Earth. Third planet from its solar primary. A planet whose native dominant intelligent species has, in a remarkably short period of time, developed the science and technology to change the shape of their world and their destinies, for better or worse. Without one unifying theological or philosophical worldview, Earth’s inhabitants end up relying (without even consciously knowing it) on something else entirely as a means to help them be more like the “better angels of their nature.”
Leonard Nimoy was An Artist. I say this not because he was an actor or a singer or a writer or a photographer – although he was all those things. I say this because his creative talents and impulses contributed to something greater than himself… something that over the years has inspired millions to pursue a life involving science and technology that has made everyone’s lives better somehow, and inspired many more to create Art, and inspired millions to respect and even value the differences between us.
That’s really how Life should work, isn’t it?
Leonard Nimoy’s character on Star Trek, Mr. Spock, was an alien. To be more accurate, he was the product of the union between an alien race and a human being. His father people were Vulcans. Vulcans were a species with a long history of violence and aggression towards each other who eventually conquered their impulse to self-destruct through the strict application of logic and self-control. His mother was a Human. I leave it to your own judgment as to where her particular species is at with controlling their self-destructive impulses.
I too was the product of two very different worlds. Both human, but otherwise quite different. Spock grew up in a world where, because of his mixed heritage, he was an outcast – despite such prejudice being highly illogical. I too grew up in a world where I was half one thing and a half another, and never quite belonged to either. It was a world composed largely of silence and unsupervised contemplation, punctuated only very occasionally by drunken rage or violence or the sound of something breaking at 2 AM.
Nonetheless, there was a voice of hope and reason and the sanity in my world. Sometimes we inherit our moral and philosophical compass, and sometimes we have to find it for ourselves. In my case I found it on the television screen. It was called Star Trek.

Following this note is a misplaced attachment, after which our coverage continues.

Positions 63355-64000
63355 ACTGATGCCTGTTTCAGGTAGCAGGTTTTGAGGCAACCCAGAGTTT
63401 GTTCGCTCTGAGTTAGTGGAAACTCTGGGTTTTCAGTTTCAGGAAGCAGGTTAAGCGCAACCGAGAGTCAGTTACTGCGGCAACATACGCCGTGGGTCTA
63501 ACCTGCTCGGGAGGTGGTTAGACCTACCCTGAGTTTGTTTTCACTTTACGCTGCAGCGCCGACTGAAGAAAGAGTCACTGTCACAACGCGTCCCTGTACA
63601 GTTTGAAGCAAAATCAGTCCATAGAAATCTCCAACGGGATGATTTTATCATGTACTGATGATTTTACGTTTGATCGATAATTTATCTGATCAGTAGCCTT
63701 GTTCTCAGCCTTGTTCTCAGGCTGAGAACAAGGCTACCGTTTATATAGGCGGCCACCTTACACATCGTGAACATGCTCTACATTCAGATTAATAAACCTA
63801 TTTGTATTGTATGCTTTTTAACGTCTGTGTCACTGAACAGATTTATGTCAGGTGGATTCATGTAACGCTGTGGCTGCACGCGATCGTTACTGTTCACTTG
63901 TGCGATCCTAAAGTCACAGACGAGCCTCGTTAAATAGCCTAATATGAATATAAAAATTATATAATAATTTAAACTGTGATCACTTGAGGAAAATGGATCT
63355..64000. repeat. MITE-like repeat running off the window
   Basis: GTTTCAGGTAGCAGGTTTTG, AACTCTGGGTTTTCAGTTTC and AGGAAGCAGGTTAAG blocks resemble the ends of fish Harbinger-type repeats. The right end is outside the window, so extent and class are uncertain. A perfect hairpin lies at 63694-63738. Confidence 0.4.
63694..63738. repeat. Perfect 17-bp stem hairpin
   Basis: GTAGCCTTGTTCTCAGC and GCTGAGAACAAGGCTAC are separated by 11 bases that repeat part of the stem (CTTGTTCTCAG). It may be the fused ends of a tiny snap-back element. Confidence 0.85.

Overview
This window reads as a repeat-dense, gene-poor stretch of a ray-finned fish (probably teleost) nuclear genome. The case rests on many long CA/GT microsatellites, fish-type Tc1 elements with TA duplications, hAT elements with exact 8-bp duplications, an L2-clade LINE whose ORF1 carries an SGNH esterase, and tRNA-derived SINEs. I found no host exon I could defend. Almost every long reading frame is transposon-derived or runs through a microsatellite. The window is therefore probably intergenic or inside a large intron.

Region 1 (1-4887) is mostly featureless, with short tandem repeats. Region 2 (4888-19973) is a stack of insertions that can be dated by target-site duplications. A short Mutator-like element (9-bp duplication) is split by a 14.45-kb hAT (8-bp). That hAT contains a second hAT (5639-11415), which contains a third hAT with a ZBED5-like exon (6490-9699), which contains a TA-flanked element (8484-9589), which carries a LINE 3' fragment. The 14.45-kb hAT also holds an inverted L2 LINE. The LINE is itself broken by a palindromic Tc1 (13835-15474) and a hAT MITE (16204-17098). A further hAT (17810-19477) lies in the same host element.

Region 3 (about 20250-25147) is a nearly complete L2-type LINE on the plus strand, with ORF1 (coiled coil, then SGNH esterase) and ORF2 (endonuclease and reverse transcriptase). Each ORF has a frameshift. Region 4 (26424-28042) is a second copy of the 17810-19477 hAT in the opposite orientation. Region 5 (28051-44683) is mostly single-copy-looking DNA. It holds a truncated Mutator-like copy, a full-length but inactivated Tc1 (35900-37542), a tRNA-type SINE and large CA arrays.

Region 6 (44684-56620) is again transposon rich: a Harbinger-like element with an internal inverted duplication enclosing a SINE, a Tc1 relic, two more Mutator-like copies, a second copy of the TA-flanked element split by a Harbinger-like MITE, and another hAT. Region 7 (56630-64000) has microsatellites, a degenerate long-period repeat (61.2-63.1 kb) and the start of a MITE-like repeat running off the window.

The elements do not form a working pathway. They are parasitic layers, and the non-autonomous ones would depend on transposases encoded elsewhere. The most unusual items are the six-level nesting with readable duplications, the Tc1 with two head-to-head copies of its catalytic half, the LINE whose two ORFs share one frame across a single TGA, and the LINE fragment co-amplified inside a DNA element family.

Sure, Star Trek was all about science and technology and fantasy and planets with cheap styrofoam boulders and such, at least on the surface. But behind it all, Star Trek had the soul of a preacher, and it preached in that way that only science-fiction and fantasy really can. Like: a story where two members of a species are locked in a constant struggle with each other. One of those beings is black on the left side and white on the other. The other one is white on the left side and black on the right. No matter their differences, they can’t see past that one difference that is literally skin deep. Sounds kind of dopey, doesn’t it? Admittedly, it is — until that message sinks down and flips a switch in your inner seven-year-old and makes you realize that “oh my God they’re talking about racial bigotry!”
That’s what Art does best. It takes obvious artifice and somehow manages to acknowledge something more real than anything The CBS Evening News would dare touch, especially in the middle of the 1960s.
Maybe it’s my Fifth House Neptune, but that sort of thing speaks to me, it was certainly more Real to me as a seven-year-old than the seemingly random bits and pieces of my Real Life were at the time.
Leonard Nimoy was an important part of that, and he was a part of making me who I am today.
If you want an astrological observation about Leonard Nimoy, here it is: he was born 26 March 1931, somewhere between 8 and 9 AM, in Boston. There is actually an asteroid named Mr. Spock. Yes, really. And in Leonard Nimoy’s birth chart, it was in his 12th House. Planets in a person’s 12th house can often represent deep and difficult psychological issues that need to be resolved.
In Nimoy’s case, he was the author of not one but two autobiographies: one called “I Am Not Spock,” in which he attempted to work out his issues with the role that both made him famous and yet acted as a sort of curse, and then years later he wrote “I Am Spock,” which found Mr. Nimoy in a much better headspace to gracefully accept the tremendous good he brought into the world by playing that role.
Sure, it’s easy to dismiss the influence of Star Trek as being childish or unrealistic or whatever… just as it’s easy to dismiss Astrology as childish or unrealistic or whatever. But I’ve personally experienced the power of both, and I have seem them both (in their own ways) do miracles… real-life miracles that really exist in the real world… and I’m a better person for both of those.
Dismiss the value of either of those if you like, but I wonder what Spock would say to that?
Godspeed Mr. Nimoy. You were a part of making a bigger, more meaningful world for millions, probably more than even you could have ever known. Thank you.